Each week, CasinoBeats breaks down the numbers behind some of the industry’s most interesting stories. Today we address action undertaken by regulators in the Netherlands and United Kingdom, updates at the Hellinikon Project and a charity drive.
The Kansspelautoriteit, the gaming authority covering the Netherlands, has issued further fines for offering games of chance to consumers within the country.
Stressing that “online gambling is currently prohibited,” Royal Panda and LeoVegas are the two organisations to have fallen foul of the KSA, and were subsequently handed fines of €400,000 and €350,000 respectively.
This follows research undertaken the authority during the second half of last year and the early stages of 2019, which it states showed that both Royal Panda and LeoVegas “despite this prohibition, still focused on the Netherlands with their offer”.
Providing examples of actions that constituted the receival of the two penalty fees, the KSA firstly emphasised that the websites of both companies were accessible with a Dutch IP address.
Furthermore, it was also possible on both sites to pay with the Dutch iDEAL payment method, with it also stressed that numerous games of chance were offered on the sites of the companies, including casino titles, virtual slot machines and sports betting.
Gaming platform creator FlowPlay has launched its second in-game fundraising campaign of the year in partnership with the American Cancer Society, and in honour of Breast Cancer Awareness Month.
The new push is to raise money through the firm’s flagship social casino Vegas World, which boasts in excess of 45 casino-style games such as slots, roulette, poker, bingo and blackjack.
Until Monday 4 November FlowPlay will offer a virtual, in-game American Cancer Society-branded charm for players to purchase in support of the cause.
During a similar campaign held earlier in the year the FlowPlay community raised in excess of $50,000 to support the American Cancer Society’s patient lodging and Road To Recovery programs in Washington.
In the last four years more than $235,000 has been raised by the company for charitable causes, including $60,000 being donated to other organisations through similar in-game campaigns, including GirlStart and earthquake relief in Nepal.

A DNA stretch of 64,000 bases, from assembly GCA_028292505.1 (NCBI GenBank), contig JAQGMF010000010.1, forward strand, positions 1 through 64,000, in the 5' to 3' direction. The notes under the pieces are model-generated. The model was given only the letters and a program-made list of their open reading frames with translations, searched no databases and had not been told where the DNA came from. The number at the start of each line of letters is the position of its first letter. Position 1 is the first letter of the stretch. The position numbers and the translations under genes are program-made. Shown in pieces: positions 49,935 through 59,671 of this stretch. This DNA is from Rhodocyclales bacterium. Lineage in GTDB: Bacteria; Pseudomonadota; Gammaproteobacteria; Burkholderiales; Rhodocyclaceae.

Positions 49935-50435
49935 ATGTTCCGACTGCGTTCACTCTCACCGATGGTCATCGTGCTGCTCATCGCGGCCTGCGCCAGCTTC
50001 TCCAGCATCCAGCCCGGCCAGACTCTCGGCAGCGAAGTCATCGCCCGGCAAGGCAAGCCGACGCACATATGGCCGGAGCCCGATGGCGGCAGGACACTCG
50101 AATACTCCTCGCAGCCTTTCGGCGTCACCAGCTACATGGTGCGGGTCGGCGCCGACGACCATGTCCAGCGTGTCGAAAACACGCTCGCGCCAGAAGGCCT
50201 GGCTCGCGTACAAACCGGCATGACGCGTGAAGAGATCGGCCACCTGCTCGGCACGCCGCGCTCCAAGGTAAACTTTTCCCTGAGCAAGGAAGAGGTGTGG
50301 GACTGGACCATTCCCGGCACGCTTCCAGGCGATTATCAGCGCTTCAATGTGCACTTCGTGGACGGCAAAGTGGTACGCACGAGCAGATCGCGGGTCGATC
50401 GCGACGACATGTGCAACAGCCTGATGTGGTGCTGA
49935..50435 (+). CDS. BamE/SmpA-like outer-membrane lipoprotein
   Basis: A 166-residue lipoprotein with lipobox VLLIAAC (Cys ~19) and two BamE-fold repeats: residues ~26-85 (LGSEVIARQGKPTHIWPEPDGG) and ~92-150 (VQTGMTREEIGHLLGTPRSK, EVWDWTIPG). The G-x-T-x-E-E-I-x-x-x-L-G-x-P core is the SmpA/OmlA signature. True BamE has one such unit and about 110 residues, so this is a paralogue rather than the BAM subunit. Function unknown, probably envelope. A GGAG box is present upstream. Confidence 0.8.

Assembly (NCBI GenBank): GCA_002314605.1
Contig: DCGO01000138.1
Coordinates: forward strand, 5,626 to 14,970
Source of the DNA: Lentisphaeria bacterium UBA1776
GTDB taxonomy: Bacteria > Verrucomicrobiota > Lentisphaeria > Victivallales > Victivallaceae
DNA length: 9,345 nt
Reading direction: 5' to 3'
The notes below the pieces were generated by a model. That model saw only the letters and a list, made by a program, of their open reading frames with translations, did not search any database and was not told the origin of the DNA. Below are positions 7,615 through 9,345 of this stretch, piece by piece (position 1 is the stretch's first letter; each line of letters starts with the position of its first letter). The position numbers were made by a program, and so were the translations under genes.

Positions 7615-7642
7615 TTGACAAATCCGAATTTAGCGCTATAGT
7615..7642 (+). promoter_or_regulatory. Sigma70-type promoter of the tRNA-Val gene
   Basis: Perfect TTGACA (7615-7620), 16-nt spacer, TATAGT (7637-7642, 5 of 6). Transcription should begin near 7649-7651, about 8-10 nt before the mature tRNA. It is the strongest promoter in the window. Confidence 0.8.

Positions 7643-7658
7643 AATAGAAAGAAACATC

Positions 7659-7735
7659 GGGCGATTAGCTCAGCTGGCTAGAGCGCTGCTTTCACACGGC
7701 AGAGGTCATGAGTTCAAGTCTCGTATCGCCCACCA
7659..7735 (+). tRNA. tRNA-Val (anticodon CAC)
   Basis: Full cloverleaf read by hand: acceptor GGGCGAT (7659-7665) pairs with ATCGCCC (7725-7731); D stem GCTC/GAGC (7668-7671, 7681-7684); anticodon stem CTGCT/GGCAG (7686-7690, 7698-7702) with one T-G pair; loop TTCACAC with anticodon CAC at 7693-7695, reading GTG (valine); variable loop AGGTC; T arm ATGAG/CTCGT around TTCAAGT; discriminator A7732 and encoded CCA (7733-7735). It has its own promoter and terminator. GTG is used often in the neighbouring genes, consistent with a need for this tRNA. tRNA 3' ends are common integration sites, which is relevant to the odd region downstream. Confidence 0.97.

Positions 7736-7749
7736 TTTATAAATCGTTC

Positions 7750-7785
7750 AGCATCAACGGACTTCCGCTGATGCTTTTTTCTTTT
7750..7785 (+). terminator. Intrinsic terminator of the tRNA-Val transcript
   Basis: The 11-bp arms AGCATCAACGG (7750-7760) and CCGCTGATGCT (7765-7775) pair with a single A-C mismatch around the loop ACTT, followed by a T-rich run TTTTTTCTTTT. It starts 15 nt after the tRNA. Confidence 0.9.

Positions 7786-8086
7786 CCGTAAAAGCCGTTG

Mohegan Gaming and Entertainment has unveiled Inspire Athens, a proposed integrated resort and casino development for Greece’s Hellinikon Project to be constructed should the firm triumph over Hard Rock International and secure the one gaming licence on offer.
Incorporating a luxury hotel, entertainment venues, convention centre, shopping, dining, casino and “a comprehensive mix of premium amenities,” MGE states that its proposal will launch “a new era of tourism growth and economic prosperity for all of Greece and the entire region”.
The Inspire Athens development is slated to create in excess of 7,000 jobs for the region during and after construction, including direct, indirect and induced.
Upon completion the firm expects an increase of at least of ten per cent in international tourism in the Attica region, as well as the contribution of millions of euros annually to both the government and the people of Greece in the form of taxes, infrastructure improvements and public services.
Betfred is to pay a £322,000 regulatory settlement package after the UK Gambling Commission received a tip-off that a convicted fraudster had been spending stolen money through several gambling operators.
The case concerns Petfre (Gibraltar) Limited, trading as Betfred and holder of a combined remote operating licence, which was found to have failures in its anti-money laundering protocols.
An investigation was launched following information passed to the Commission regarding a customer that had been convicted of a £2m fraud, who it was said was spending stolen money through several operators, including Petfre.
Subsequently it was found that the customer had opened multiple gambling accounts in a very short period of time, making large deposits and experiencing significant losses. In respect of Petfre, over a 12-day period in November 2017 he deposited £210,000 and lost £140,000.